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US: Wall Street dives into the red, losses sparked by Apple fears
[WASHINGTON] US stocks crumbled on Monday, with a sell-off initially sparked by fears of weakening demand for Apple's iPhone spreading to the rest of the market.
The losses compounded declines from the end of the prior week, when fears for global economic growth and inflationary pressures prompted investors to retreat.
The benchmark Dow Jones Industrial Average fell more than 600 points, losing 2.3 per cent to settle at 25,387.18.
The broader S&P 500 fell two per cent to finish at 2,726.22, while the tech-heavy Nasdaq sank the deepest, losing 2.8 per cent to close at 7,200.87.
Investment bank Goldman Sachs also fell 7.5 per cent, weighing on the financial sector, and embattled engineering giant General Electric had its lowest close in nearly a decade.
Earlier, the VIX, a measure of market volatility, had hit its highest level in a week.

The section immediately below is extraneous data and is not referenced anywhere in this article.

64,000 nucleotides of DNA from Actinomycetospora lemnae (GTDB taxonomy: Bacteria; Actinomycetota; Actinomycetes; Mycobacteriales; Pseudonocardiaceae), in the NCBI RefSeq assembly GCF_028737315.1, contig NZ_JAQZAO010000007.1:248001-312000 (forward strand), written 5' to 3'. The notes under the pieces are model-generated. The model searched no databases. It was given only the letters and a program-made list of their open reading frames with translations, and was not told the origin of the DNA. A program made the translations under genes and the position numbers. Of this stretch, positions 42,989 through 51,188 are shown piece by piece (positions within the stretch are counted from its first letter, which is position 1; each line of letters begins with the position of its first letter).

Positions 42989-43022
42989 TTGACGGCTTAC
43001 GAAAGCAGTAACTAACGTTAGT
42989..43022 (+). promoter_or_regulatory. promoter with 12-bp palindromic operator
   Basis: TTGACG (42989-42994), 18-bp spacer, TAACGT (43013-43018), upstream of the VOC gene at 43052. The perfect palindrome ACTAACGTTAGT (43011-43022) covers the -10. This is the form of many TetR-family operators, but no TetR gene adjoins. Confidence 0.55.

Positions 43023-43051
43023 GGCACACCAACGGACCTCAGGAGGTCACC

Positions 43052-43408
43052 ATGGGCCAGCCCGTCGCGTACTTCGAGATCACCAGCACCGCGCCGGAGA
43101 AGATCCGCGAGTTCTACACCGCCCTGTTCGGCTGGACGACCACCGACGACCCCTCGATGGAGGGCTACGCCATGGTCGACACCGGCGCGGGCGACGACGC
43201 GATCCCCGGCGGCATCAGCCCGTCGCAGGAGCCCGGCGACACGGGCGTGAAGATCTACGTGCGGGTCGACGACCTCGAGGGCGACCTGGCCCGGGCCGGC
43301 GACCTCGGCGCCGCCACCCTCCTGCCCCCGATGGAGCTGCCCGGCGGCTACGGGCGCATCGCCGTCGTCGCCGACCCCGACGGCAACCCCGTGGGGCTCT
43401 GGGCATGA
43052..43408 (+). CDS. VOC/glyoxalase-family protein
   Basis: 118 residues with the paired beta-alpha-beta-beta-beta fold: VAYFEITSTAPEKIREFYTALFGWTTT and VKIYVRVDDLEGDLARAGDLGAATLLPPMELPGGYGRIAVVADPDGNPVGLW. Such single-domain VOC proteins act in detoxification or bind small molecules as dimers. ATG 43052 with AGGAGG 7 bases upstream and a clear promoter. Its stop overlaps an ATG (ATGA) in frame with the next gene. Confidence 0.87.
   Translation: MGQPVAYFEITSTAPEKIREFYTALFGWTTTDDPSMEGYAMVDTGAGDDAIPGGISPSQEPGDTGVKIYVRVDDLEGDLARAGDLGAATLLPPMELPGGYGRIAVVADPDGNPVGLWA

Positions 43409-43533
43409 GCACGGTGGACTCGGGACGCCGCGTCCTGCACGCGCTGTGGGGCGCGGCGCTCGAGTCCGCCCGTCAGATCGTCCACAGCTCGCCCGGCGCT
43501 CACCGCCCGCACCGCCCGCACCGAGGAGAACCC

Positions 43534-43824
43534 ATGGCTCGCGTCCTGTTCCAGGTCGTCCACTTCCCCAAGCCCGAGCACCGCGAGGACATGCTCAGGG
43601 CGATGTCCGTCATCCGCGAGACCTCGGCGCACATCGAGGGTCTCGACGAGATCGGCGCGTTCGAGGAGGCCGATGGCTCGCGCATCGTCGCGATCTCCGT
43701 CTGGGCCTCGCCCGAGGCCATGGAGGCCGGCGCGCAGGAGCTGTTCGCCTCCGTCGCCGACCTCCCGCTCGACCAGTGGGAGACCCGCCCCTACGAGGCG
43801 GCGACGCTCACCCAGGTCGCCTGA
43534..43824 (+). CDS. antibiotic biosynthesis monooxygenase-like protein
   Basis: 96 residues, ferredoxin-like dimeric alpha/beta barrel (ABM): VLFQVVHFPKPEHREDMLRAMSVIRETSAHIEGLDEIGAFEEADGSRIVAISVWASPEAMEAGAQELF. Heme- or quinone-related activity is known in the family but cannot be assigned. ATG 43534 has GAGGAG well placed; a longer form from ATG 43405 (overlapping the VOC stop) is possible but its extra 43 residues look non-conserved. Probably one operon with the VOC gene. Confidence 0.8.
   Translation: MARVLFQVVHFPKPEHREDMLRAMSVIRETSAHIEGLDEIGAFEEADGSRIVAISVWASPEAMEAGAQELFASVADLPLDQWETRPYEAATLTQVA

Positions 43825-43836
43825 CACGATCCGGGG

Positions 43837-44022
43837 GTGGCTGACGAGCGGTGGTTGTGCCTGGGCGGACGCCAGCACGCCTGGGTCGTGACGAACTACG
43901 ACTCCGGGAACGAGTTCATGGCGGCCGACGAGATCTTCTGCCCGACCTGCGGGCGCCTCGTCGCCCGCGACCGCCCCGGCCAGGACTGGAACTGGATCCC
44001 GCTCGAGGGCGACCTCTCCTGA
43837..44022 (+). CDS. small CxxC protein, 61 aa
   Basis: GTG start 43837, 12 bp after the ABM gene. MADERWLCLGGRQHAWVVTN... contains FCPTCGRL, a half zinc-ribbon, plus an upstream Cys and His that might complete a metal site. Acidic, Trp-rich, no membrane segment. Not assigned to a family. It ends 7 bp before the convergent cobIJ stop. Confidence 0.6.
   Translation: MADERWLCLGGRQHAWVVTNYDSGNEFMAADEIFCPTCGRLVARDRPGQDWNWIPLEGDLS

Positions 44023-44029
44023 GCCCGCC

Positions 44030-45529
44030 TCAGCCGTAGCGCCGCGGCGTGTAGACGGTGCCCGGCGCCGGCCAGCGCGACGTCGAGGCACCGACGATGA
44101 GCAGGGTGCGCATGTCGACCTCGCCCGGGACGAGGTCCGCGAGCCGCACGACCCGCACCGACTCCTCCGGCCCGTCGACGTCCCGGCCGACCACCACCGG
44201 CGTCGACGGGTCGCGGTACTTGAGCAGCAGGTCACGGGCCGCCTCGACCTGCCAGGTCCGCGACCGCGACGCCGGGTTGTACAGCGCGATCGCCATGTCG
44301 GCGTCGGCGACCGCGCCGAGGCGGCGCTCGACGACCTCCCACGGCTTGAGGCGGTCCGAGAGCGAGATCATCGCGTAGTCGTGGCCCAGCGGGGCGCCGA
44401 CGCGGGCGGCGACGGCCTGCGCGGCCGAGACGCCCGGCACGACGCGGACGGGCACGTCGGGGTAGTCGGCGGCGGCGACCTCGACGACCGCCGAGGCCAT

By mid-afternoon, the broad-based slide prompted President Donald Trump to point the finger, while citing no evidence, at congressional Democrats, who won control of the House of Representatives in last week's elections.
"The prospect of Presidential Harassment by the Dems is causing the Stock Market big headaches!" he wrote on Twitter. Markets rallied the day after the vote.
Early in the day, trading volume had been comparatively thin due to a public holiday - Veterans Day - which can favour volatility. Bond markets were also closed.
Meanwhile, Bloomberg reported that Mr Trump was considering unveiling auto tariffs, sending General Motors into the red and helping push markets lower.
Apple, maker of the iPhone, had suffered during much of the day, with investors unnerved by slashed sales expectations from the manufacturer of a key component.
Shares closed down more than five per cent. Laser sensor maker Lumentum Holdings, the parts supplier, itself nosedived nearly 33 per cent.
"The ecosystem of the supply chain around Apple is starting to feel the slide of demand," Matt Miskin of John Hancock Investments told AFP, noting that he still expected robust holiday season performance in the tech sector.
"With a weaker global growth, tech companies are starting to get repriced lower."